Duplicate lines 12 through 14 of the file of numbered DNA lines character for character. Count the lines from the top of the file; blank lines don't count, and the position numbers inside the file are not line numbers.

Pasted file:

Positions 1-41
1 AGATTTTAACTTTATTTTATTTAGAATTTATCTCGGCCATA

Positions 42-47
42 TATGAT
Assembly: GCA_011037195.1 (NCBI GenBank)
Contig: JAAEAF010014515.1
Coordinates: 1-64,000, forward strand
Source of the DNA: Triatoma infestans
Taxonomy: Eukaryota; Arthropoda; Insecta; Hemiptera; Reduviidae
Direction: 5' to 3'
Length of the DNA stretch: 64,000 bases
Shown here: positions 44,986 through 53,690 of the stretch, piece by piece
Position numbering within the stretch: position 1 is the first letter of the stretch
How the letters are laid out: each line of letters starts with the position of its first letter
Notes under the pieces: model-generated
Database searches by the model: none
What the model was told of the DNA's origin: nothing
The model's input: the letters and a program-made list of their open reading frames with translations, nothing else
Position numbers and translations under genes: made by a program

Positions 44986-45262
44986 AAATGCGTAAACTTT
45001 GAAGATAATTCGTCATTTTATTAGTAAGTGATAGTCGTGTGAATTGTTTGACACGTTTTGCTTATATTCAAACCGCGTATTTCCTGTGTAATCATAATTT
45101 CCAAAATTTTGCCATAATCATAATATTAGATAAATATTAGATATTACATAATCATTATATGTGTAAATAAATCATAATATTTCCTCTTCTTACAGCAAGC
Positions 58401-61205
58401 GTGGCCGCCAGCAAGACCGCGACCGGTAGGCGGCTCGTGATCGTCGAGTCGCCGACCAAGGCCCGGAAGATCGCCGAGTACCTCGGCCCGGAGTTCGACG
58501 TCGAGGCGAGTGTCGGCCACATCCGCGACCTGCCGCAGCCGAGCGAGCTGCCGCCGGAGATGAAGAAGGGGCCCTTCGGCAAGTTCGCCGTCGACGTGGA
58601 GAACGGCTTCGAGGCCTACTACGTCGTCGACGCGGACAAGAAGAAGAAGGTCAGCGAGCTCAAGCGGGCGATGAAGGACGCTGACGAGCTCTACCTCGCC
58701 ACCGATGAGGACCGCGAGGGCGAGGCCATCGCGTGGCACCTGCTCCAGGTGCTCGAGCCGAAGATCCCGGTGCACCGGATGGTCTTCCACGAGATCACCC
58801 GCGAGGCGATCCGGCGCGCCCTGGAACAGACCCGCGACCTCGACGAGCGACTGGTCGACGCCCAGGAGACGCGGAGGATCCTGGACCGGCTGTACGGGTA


Shown here: positions 44,986 through 53,690 of the stretch, piece by piece
Position numbering within the stretch: position 1 is the first letter of the stretch
How the letters are laid out: each line of letters starts with the position of its first letter